Thousands of school pupils across Scotland missed out on sitting their exams this year after the coronavirus outbreak caused Highers, Advanced Highers and National 5s to be cancelled for the first time ever.
The Scottish Qualifications Authority (SQA) is due to publish exam results on Tuesday 4 August, but how will pupils’ grades be decided? Here’s what you need to know.
How are Scottish exams being graded?
As pupils were unable to sit their exams this year, grades for National 5s, Highers and Advanced Highers will instead be based on teacher estimates.
Final grades will be built around preliminary exams results and course work that has already been submitted.
Teachers will have to rank pupils, state what grade they think they would get, and place them within a particular band for each grade.
However, somewhat controversially, the previous performance of the school in exams will also be taken into account. Grades provided by teacher judgement may later be moderated if a school’s results differ in “shape and distribution” from previous years.
SQA chief executive Fiona Robertson explained: “Teachers and lecturers are best placed to have a strong understanding of how their learners have performed and, based on their experience and the evidence available, what a learner would be expected to achieve in each course.
“An estimated grade is not just the result of one prelim or one project, but is an overall judgement based on activity across the year.”
Can pupils appeal their grade?
The SQA has said that schools and colleges will not be consulted within the moderation process, meaning pupils could have their grades changed without their teachers being consulted.
The decision to remove this engagement comes due to the time constraints involved in the grading of papers, with the SQA dealing with more than 20,000 papers.
However, pupils will still be able to appeal any results that they do not agree with. Priority in the appeals process will be given to requests from pupils who are depending on the results they receive to secure a conditional place at college or university.
Ms Robertson previously indicated the body would look at whether teachers could be consulted before the estimates submitted by schools are marked up or down, but this was later ruled out in a letter to Holyrood’s education committee.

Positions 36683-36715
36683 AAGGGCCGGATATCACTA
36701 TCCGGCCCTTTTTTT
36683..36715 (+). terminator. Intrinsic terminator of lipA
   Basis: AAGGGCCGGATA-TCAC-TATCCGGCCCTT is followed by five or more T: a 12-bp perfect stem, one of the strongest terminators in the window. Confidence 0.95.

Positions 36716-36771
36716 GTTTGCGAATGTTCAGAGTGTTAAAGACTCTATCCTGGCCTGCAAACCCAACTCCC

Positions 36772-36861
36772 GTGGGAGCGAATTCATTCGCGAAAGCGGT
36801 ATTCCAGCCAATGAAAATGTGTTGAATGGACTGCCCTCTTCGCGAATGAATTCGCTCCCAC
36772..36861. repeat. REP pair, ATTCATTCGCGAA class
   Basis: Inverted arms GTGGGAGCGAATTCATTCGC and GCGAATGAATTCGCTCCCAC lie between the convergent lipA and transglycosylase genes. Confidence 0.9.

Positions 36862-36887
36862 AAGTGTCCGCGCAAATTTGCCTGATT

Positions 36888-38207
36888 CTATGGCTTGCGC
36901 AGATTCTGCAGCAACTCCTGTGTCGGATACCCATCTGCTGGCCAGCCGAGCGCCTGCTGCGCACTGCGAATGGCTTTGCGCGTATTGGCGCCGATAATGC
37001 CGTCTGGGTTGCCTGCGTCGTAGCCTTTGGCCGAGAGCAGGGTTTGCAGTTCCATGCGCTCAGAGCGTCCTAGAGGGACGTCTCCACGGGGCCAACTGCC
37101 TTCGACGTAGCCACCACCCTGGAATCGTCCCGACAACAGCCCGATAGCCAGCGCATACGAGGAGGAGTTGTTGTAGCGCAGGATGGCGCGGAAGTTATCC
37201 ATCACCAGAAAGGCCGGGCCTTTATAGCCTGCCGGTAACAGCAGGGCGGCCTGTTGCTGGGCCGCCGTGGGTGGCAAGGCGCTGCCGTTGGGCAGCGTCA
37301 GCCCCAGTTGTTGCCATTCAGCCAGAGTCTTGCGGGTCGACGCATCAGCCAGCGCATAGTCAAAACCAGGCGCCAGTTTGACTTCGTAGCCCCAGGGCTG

She said: “We have considered the matter very carefully, including further discussions with our board of management, and we have concluded that it will not be possible to include engagement with schools and colleges within the moderation process.
“There are two reasons for this. Firstly, the difficulty of operating a dialogue, which is fair and consistent in its treatment of all centres and candidates.
“Secondly, it is not possible to enter into a dialogue in the very tight timescales we are working to – reviewing 22,000 datasets across 142 subjects from almost 500 centres – between the receipt of estimates and finalisation of grades which, for awarding purposes, are required by 10 July.”
The SQA website states that only schools and colleges can ask for a review of a pupil’s results. More information on the appeals process can be found here.
When will results be released?
Estimated grades for pupils in Scotland, and the evidence that was used to reach them, was submitted by schools to the SQA at the end of May.
SQA exam results will be released on Tuesday 4 August 2020, and pupils’ Scottish Qualification Certificate (SQC) will arrive by first class post on this date.
Pupils who signed up to MySQA will receive their results by text or email on this day at 8am.